Japanese island hermit removed

The 82-year old Japanese hermit Nasafumi Nagasaki, living on a deserted island for 29 years, was first noted in this blog in March 2014. News.au.com is the first source with an update.

Nasafumi Nagasaki became famous as the “naked” hermit because the island of Sotobanri is deserted, and the loss of many of his possessions in a typhoon convinced him to go about without clothes. His intended two-year stay became 29 years. He received occasional visitors, chiefly curious Western media, and unknown friends bringing supplies, though he foraged and built his own homestead. In a visit, island-watcher Alvaro Cerezo learned from Nagasaki how passionate the latter was about staying on the island and dying there. Nagasaki told him: “In civilisation people treated me like an idiot and made me feel like one. On this island I don’t feel like that.” … “Here, on the island I don’t do what people tell me to do, I just follow nature’s rules. You can’t dominate nature so you have to obey it completely.”

But suddenly Nagasaki is no longer on his beloved island. He was apparently observed by an island passerby to be weak and sick and he was removed by authorities to the nearest city of Nishigaki, where he now lives in government housing. He was, perhaps, temporarily ill, but then fully recovered, nevertheless authorities will not allow him to return.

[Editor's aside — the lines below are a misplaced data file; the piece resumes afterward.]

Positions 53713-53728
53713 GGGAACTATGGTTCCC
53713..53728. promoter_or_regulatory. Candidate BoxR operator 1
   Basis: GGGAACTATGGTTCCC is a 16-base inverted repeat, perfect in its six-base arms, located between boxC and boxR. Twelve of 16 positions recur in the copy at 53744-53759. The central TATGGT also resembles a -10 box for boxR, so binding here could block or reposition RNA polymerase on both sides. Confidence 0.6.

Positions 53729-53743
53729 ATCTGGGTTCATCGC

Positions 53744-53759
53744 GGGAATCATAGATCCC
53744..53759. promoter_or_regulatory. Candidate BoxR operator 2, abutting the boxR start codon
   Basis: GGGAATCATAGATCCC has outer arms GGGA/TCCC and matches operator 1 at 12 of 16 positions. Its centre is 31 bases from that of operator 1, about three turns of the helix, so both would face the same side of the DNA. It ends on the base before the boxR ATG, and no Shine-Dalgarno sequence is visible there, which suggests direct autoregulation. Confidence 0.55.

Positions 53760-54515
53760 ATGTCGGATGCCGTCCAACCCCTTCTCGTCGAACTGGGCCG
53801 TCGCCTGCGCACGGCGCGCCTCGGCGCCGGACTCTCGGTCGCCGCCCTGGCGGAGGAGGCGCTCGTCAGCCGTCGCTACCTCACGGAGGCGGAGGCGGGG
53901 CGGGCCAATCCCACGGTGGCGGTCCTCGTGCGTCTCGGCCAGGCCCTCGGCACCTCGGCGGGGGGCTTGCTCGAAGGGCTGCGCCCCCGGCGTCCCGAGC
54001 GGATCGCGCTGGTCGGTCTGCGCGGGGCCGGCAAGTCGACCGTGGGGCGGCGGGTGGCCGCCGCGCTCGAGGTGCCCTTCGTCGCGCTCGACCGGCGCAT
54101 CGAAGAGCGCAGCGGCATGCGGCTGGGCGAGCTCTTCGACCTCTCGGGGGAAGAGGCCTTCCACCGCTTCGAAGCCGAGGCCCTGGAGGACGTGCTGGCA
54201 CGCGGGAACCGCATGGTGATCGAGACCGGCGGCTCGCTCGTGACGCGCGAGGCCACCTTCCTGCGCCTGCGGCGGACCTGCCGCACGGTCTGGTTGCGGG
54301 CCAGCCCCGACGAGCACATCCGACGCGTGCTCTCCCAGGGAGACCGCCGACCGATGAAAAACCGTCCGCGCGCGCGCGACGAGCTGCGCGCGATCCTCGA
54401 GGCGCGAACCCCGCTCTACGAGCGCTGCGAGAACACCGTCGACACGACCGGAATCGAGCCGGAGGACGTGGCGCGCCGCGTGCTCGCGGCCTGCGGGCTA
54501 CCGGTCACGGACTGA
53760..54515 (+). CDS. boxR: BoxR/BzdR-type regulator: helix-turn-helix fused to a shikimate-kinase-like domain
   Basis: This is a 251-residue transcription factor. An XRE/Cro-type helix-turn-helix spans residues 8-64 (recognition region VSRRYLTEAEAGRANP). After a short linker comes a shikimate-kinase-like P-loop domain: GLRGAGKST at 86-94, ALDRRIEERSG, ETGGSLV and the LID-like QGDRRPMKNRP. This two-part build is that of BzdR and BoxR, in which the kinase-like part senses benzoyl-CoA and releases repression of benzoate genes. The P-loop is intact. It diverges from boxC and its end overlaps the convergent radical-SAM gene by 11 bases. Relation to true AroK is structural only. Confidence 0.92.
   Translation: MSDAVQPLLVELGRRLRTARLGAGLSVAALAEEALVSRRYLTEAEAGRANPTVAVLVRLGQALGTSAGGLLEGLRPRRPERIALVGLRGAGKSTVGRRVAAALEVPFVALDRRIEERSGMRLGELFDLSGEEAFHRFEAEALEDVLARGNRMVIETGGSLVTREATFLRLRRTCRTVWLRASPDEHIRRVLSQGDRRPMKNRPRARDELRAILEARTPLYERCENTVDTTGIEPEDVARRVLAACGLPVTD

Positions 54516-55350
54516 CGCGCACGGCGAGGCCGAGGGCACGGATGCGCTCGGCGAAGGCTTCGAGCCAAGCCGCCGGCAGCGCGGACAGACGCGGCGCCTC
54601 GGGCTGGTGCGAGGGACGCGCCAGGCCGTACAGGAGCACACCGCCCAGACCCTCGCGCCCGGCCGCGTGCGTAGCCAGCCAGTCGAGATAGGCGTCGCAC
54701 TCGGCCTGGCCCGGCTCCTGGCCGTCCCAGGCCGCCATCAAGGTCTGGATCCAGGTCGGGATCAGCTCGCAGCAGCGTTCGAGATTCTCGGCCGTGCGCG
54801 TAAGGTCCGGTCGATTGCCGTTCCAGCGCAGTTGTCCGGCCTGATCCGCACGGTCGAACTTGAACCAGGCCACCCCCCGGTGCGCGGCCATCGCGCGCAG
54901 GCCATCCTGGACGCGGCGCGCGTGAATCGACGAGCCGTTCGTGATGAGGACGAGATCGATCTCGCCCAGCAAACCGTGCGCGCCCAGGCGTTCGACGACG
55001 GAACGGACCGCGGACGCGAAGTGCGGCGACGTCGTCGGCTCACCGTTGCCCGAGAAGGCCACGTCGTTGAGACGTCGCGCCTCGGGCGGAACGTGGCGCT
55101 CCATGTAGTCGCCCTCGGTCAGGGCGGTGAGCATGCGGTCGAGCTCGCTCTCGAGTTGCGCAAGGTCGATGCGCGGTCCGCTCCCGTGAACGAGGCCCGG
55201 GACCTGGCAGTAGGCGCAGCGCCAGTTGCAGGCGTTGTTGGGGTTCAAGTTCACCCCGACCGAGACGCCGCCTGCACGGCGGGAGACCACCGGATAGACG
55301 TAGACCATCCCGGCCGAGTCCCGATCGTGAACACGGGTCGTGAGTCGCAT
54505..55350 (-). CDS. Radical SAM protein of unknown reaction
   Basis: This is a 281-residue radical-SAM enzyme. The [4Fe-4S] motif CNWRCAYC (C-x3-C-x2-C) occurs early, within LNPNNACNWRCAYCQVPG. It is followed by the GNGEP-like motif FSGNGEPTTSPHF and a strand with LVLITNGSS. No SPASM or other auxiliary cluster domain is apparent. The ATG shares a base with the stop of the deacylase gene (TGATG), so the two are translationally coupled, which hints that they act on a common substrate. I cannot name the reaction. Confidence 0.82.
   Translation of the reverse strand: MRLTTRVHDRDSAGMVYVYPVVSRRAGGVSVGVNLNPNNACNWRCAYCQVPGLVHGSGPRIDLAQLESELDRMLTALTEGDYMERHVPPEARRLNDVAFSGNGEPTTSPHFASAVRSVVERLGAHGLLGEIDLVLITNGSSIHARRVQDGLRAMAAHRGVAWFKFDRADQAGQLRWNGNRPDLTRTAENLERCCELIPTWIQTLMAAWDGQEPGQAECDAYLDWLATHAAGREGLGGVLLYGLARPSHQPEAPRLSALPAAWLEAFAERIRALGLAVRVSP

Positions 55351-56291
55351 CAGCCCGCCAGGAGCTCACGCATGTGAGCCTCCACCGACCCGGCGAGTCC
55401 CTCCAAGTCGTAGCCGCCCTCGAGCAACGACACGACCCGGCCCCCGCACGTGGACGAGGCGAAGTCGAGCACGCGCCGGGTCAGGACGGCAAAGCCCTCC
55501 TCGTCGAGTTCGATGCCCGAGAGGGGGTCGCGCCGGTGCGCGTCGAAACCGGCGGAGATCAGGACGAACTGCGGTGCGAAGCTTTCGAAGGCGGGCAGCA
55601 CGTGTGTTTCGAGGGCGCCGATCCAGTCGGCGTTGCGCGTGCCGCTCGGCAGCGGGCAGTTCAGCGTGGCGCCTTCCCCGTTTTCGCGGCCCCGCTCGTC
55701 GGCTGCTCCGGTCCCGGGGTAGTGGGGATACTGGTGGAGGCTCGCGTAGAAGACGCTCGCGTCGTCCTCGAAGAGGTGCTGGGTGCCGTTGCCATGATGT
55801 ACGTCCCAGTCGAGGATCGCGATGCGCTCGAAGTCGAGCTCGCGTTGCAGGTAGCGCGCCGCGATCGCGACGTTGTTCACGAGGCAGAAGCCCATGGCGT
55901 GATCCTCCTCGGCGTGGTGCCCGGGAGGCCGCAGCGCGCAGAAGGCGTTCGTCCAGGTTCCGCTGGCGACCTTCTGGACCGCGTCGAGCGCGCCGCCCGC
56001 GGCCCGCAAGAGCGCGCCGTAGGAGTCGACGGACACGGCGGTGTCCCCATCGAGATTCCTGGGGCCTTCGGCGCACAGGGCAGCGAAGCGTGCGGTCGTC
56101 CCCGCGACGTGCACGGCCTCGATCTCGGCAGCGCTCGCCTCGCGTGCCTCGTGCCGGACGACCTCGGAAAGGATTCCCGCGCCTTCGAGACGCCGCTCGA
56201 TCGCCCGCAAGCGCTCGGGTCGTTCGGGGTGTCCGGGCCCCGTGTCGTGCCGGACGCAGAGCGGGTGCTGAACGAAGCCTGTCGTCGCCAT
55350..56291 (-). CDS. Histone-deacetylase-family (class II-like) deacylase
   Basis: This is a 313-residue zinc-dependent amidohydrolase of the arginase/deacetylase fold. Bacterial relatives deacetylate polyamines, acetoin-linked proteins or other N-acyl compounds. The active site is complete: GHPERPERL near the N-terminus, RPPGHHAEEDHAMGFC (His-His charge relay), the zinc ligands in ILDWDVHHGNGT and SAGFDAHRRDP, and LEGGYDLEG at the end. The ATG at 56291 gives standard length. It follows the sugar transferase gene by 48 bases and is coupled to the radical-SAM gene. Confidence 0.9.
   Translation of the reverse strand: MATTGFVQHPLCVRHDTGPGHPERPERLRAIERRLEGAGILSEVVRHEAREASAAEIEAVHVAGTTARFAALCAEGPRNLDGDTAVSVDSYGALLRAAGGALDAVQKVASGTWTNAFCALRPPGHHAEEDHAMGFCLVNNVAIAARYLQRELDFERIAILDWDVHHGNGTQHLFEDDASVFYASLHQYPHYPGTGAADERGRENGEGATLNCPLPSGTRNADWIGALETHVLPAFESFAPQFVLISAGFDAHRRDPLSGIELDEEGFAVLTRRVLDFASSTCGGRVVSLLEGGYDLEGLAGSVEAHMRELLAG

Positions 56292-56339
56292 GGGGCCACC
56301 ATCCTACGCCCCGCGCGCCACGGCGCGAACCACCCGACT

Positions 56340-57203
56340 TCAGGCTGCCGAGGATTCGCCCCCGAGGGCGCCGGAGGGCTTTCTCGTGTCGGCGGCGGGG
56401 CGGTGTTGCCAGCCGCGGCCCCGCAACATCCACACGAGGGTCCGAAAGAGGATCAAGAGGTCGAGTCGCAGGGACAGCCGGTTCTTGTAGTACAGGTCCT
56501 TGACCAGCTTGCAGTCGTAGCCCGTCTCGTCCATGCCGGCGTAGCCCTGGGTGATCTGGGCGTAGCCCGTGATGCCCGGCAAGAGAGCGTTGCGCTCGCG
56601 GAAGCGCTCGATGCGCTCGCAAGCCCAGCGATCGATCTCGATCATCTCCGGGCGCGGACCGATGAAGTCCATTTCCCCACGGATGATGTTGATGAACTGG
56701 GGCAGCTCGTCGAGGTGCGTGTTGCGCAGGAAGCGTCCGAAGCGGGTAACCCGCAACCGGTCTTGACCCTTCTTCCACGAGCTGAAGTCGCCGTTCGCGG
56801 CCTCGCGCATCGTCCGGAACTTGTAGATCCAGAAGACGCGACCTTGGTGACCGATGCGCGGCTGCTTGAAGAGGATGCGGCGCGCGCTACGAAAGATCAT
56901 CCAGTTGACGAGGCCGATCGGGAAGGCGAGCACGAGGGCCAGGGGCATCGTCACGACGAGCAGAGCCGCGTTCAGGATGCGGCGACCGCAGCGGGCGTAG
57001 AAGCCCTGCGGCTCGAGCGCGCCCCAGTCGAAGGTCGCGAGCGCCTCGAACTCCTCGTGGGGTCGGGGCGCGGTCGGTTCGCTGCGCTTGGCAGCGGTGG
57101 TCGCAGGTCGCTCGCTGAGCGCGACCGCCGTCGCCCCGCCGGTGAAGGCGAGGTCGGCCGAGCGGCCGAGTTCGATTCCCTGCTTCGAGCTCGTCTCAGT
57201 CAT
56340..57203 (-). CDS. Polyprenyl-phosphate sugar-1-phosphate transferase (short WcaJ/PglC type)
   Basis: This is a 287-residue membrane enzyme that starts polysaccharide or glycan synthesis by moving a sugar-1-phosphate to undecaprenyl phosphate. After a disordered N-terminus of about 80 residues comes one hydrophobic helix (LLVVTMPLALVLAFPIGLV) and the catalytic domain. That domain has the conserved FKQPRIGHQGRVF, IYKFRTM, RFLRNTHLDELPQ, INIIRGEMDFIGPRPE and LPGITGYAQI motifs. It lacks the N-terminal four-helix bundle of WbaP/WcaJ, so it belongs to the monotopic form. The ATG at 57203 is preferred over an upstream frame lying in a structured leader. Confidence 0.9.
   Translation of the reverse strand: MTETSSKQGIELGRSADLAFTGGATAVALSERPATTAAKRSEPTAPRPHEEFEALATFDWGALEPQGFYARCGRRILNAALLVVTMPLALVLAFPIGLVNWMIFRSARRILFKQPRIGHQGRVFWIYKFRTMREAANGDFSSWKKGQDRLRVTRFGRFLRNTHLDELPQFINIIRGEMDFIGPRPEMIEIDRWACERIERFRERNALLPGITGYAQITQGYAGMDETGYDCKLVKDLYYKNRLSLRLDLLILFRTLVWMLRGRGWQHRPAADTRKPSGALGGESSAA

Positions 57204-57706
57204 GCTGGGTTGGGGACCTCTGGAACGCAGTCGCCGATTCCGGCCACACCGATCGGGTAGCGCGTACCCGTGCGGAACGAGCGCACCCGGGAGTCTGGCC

Multiple URLs use this original source: https://www.news.com.au/lifestyle/real-life/true-stories/naked-hermit-who-lived-on-deserted-island-for-thirty-years-captured-brought-back-to-civilisation/news-story/cb26d68f95f682f86e04d339e11e1541

Jeannie, “Lady Hermit of Cornwall”

Not just a local historical piece but of wider interest is the story of the “Lady Hermit of the Cornish cliffs” of England. The article is from the CornwellLve website. Here is opening text:

Its one of the strangest stories to emerge from 20th century Cornwall – the rich, educated, young Russian woman who was known across the county as the “Lady Hermit of the Cornish cliffs”.

So unusual a sight was Jeannie Schmolivitz, who made her home in caves in west Cornwall and lived on blackberries, that she spooked many a local into thinking she was a ghost.

Jeannie became a media star of the day, with national and international newspapers reporting her story, which took in a broken heart, madness, arrests, incarceration, daring escape and a final “rescue” which took her from Cornwall back to Russia.

Jeannie Schmolivtz (her surname could also have been Schmulewitz) became a sensation as the 1900s dawned, though her story is now largely forgotten.

URL: https://www.cornwalllive.com/news/history/strange-tale-mad-russian-hermit-1675063